Dinky Debate Continues

19 Jan

As we touched upon in our December post, whether or not the Dinky station stop is relocated is currently a hot topic of debate in the greater Princeton area. Princeton University wants to move the station 460 feet farther from town in order to make space for its proposed arts and transit neighborhood.

At a meeting last week, the nonprofit planning group Princeton Future weighed in on the plans with another proposal, courtesy of Jim Constantine of the architecture and planning firm Loony Ricks Kiss. The plan offers strong support for the development of Princeton University’s arts district, but does so with a multi-stop light rail line that would offer some stops closer to town than the current Dinky station. The proposed plan, which is an attempt to allow the University to build its arts campus while simultaneously enhancing the Dinky service for the community, can be seen on Princeton Future’s website, here and here.

The original Dinky station was located one-quarter mile closer to the center of town than its current location; the Dinky was relocated to its current spot farther from town during previous campus expansions. At last week’s meeting, Mr. Constantine noted that if the university goes forward with its plan to build a building on top of the right-of-way of the current train line, the University will forever preclude any possibility of the Dinky being extended closer to town. In addition to saving the Dinky at its present location and making modest improvements to the station, the Princeton Future plan suggests:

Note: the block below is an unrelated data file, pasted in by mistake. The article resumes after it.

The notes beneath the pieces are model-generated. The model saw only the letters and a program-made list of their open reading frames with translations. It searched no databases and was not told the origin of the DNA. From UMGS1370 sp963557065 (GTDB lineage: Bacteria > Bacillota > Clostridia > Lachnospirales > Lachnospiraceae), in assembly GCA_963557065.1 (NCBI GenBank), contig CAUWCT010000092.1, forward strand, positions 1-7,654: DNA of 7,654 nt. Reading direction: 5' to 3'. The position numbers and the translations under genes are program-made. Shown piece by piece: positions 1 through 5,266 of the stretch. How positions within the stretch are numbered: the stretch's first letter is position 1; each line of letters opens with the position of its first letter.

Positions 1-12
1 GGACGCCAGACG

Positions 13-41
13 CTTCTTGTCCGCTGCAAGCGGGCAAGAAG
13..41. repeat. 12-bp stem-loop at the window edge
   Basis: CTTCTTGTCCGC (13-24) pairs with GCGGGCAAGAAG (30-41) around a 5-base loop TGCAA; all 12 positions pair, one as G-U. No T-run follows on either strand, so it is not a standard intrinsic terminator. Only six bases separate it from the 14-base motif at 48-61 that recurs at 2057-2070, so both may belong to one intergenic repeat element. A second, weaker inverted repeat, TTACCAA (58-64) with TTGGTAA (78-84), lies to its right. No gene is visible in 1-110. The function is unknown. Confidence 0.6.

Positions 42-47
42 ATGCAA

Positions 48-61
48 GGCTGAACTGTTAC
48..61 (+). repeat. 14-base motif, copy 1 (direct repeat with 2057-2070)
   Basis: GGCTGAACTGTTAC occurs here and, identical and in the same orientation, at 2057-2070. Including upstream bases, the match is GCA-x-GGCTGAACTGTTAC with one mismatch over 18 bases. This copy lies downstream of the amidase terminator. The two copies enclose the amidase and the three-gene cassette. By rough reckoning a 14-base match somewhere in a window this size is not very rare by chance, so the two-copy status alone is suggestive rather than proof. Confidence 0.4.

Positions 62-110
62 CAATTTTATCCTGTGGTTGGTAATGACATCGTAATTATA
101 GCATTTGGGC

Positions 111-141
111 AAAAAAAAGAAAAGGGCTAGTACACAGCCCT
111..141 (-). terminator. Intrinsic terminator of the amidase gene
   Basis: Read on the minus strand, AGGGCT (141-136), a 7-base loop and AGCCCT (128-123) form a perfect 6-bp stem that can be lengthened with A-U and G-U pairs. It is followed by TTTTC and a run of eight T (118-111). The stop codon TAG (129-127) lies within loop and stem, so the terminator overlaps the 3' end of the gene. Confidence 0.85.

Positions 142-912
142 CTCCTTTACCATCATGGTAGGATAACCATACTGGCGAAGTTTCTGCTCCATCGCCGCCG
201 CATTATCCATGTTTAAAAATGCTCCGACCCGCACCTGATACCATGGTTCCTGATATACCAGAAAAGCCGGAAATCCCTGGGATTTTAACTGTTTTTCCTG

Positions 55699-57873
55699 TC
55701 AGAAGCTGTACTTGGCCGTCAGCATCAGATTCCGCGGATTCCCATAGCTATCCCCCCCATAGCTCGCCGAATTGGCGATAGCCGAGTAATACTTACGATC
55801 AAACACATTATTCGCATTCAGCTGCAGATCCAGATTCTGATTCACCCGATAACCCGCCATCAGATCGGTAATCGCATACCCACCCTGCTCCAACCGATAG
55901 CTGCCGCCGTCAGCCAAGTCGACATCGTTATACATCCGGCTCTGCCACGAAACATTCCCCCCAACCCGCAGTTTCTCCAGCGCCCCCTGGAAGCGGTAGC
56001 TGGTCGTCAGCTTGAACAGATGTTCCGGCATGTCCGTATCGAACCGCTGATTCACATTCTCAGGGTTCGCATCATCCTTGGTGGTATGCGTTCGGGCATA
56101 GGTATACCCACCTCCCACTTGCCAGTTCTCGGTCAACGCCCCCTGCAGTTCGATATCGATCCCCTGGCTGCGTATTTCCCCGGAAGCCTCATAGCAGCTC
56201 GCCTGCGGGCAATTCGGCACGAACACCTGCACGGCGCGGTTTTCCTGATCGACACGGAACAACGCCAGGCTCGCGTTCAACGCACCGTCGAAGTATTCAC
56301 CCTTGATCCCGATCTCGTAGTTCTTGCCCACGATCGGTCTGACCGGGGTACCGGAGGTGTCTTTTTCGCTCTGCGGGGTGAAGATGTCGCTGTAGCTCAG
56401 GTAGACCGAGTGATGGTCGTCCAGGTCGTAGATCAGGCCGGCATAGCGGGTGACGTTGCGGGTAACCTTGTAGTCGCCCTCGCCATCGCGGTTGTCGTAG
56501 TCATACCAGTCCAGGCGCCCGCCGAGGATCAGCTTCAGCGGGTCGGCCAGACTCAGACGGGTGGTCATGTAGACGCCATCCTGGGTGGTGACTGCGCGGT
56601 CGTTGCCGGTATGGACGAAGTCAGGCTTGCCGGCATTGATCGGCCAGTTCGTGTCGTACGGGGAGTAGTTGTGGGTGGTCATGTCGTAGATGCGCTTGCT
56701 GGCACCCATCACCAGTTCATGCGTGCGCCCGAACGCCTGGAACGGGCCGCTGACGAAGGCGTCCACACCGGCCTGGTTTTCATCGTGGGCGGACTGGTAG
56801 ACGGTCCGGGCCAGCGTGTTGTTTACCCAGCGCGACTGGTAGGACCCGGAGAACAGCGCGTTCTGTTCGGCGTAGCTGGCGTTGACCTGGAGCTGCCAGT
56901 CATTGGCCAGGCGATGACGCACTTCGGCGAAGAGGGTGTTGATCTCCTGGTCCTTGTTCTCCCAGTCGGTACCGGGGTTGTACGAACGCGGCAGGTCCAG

• Creating one new at-grade crossing near Lot 7 and Baker Rink, in order to satisfy the Universityʼs need for an additional east-west circulation route servicing the campus
  • Realign the tracks slightly through the proposed arts campus so as not to lose any of the space for the University’s proposed buildings
  • Switching to state-of-the-art in-town rail technology to allow: the removal of dangerous overhead catenary structures along the line; the Dinky to pass through the Arts campus in a safe shared transit plaza similar to those found throughout Europe; the extension of the Dinky as a streetcar running up University Place to Nassau Street where it could be easily accessed from the center of town; station stops at several places along the Alexander Street-University Place corridor that would diffuse the parking and drop-off/pick-up pressure that results from having only a single station with limited accessibility.

The 40 invited attendees also heard a presentation about the benefits of light rail from Jack May of the New Jersey Association of Railroad Passengers, who also said that the Dinky could be improved with increased frequency to meet more NJ Transit and Amtrak trains at the main line in West Windsor with less waiting and timetable reviews.

The discussion will continue with a joint meeting of the Borough Council, Township Committee, the Planning Board and the public on Jan. 31 in the Princeton Township Municipal Complex at 7 p.m.

On the Move readers, what do you think of the Princeton Future plan?

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